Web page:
As I arrive to the location, the open businesses, including several restaurants, beauty shops, and accessories and clothing stores looked updated since the last time I was there. The crowd strolling around the sidewalk, the bonafide vibe and sense of community felt familiar. I been at the Harbor once before, but now coming back about a year later I felt refreshed. My feeling of reinvigoration did not help my sense of direction. I had failed to realize the runway show was not going to be held on the address provided which was the store's location, but on the plaza at the Harbor. After a few minutes of hunting, I arrived. I was delighted to see the level of work of the makeshift catwalk and panel set behind it as to create a touch of drama. I was surprised to witness that all almost every seat was taken, I did not recognize a single face on the front-row. As I started to instigate, the invited guests and VIP's were mingling at a two-story restaurant located adjacent to the runway setup. I arrived late to the reception and trying to get to the second floor of the restaurant was chaotic if not confusing, so I stayed at level ground. All of the sudden, I see Maggy Francois, the producer of the show, we exchanged words, but then a slightly fiasco ensued.
It was hot and a bit humid and folks were already seated ready for the show to start, little did they know, they were about to get kick out of their seats. The folks that were seated were not invited, much less VIPs so they were instructed to vacate their seats. The picture was not pretty to say the least. I noticed some folks fuming, seemingly ready to curse somebody out. I understood their anger. There was not a single person present to instruct the crowd on the seating situation nor there were "reserved" sings placed on any of the seats. However, this was not a local hood fashion show. The fact that there were no instructions given, does not give folks the right to act nasty and vulgar to the people working for the show. Though their behavior read as disrespectful, most of them stayed to watch the show bitterly, but at least they got their treats. In hindsight, I think I slightly felt like bitch at some point, like it was a bad thing, but I paid no attention, fashion is a bitch, after all.
I was seated in between MSGFT's Ryan Charchian (Military's Style Guide For Teens) in dark Chanel sunglasses (I also had the chance to meet the lovely Elizabeth Hogue, MSGFT's market fashion editor), to my left was GWFCC (Great Washington Fashion Chamber of Commerce) Christine Brooks-Cropper wearing a fitted jean which nicely hugged her curves, across from me, on the other side of the runway, was vanguardist designer EmoreJ Couture. I guess you could say I was seating amongst the right people. The show, like any other fashion show, started late as ever, so I chit-chatted with Ryan most of the time, he was briefly telling me about his organization, his appreciation of my blog and how much the models loved him. As I look at the front row, I noticed Ryan, Elizabeth and myself were the youngest out of all the attendees. I won't be surprised if folks thought we were wrongly seated from the lack of information they know about us, but I personally felt I earned my spot.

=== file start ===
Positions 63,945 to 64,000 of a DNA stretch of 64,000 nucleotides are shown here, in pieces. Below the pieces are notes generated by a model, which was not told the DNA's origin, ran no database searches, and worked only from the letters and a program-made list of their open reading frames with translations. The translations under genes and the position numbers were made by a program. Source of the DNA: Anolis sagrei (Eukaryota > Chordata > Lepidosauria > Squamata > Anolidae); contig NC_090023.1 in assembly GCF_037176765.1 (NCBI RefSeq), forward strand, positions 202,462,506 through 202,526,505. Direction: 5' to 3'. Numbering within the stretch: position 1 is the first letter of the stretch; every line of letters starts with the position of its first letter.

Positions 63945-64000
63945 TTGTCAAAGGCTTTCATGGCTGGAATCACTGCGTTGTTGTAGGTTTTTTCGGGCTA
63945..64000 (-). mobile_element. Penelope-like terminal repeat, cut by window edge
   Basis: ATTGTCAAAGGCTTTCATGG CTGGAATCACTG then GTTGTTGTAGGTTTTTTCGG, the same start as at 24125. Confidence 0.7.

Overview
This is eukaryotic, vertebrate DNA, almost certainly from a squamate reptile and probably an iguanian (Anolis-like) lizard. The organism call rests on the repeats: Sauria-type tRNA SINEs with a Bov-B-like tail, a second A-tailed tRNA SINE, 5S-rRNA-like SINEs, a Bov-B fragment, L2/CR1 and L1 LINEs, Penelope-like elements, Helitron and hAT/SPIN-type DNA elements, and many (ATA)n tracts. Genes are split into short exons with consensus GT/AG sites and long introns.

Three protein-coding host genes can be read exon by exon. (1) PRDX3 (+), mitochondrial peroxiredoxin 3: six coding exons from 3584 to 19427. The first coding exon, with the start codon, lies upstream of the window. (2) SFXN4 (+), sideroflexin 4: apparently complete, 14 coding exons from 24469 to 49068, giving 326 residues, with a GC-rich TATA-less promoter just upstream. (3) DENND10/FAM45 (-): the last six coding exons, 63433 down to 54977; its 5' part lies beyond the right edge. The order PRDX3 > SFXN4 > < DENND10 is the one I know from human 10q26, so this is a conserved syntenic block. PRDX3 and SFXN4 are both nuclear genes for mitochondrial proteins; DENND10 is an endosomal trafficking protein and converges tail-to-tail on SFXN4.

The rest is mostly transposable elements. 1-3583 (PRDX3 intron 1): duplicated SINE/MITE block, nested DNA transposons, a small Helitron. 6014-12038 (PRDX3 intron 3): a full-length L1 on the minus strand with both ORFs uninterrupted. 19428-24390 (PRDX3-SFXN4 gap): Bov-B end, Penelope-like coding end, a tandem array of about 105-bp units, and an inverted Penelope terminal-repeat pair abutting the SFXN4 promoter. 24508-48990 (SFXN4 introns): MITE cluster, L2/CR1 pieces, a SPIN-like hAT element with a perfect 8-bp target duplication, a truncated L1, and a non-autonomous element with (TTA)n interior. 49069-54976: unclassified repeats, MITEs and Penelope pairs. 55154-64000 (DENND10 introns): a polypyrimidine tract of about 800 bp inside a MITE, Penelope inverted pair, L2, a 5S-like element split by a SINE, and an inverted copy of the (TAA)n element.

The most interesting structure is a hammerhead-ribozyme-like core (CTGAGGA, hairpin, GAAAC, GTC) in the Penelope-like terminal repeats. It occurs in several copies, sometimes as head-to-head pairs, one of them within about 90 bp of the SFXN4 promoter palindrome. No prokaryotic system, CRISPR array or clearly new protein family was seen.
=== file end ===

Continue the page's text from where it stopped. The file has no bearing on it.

The music slowly started to rise on the background, Kenny's voice crept in narrating on his humble beginnings and how the haters won't stop him. Two rows of models clad in white (short and tight) ensembles lined up at the end of each side of the runway. I truly did not know what to expect, Were they going to give us a lap-dance? or, Where they going to hand out Kenny's business cards? My premonitions were be to proven wrong. They got up all along the runway and performed their posed-and-shake routine. It was a lovely intro. However, the choreography did not tell me anything about Kenny as a designer. But in someway, it heralded the vibe of his presentation.
The show opened up with a chocolate brown silk top with a plunging neckline, dark-washed jeans with gold pipping, and faux-croc printed bag. Right from the first look, the mood of the collection was established -- short and feminine. The seductive appeal from the clothes and the vixen touch of the hair, make-up and accessories just ratchet up the temperature on the runway. The girls seemed ready to hit the town for a wild sex-charged party night, or at least that's the impression the clothes elicited. The most transitional looks were composed of wrapped silk tops with billowy cuffed sleeves with tiny buttons detailing. The one that felt most innovative was the one in lilac with the armpits cut out, it looked like a nod to modernity and practicality. I don't see a single person complaining about a bit of ventilation.
The illusion created by the wrapped waists and slightly flowy sleeves was not only attractive but also contributive towards achieving a slimmer silhouette, which at the end of the day is what every women wants. Also, the idea of de-emphazining a much more lusciously-targeted area on the body besides breasts and legs was an alluring concept. Covering the arms and exposing the legs looks more appropriate than baring it all out there and leaving nothing to the imagination.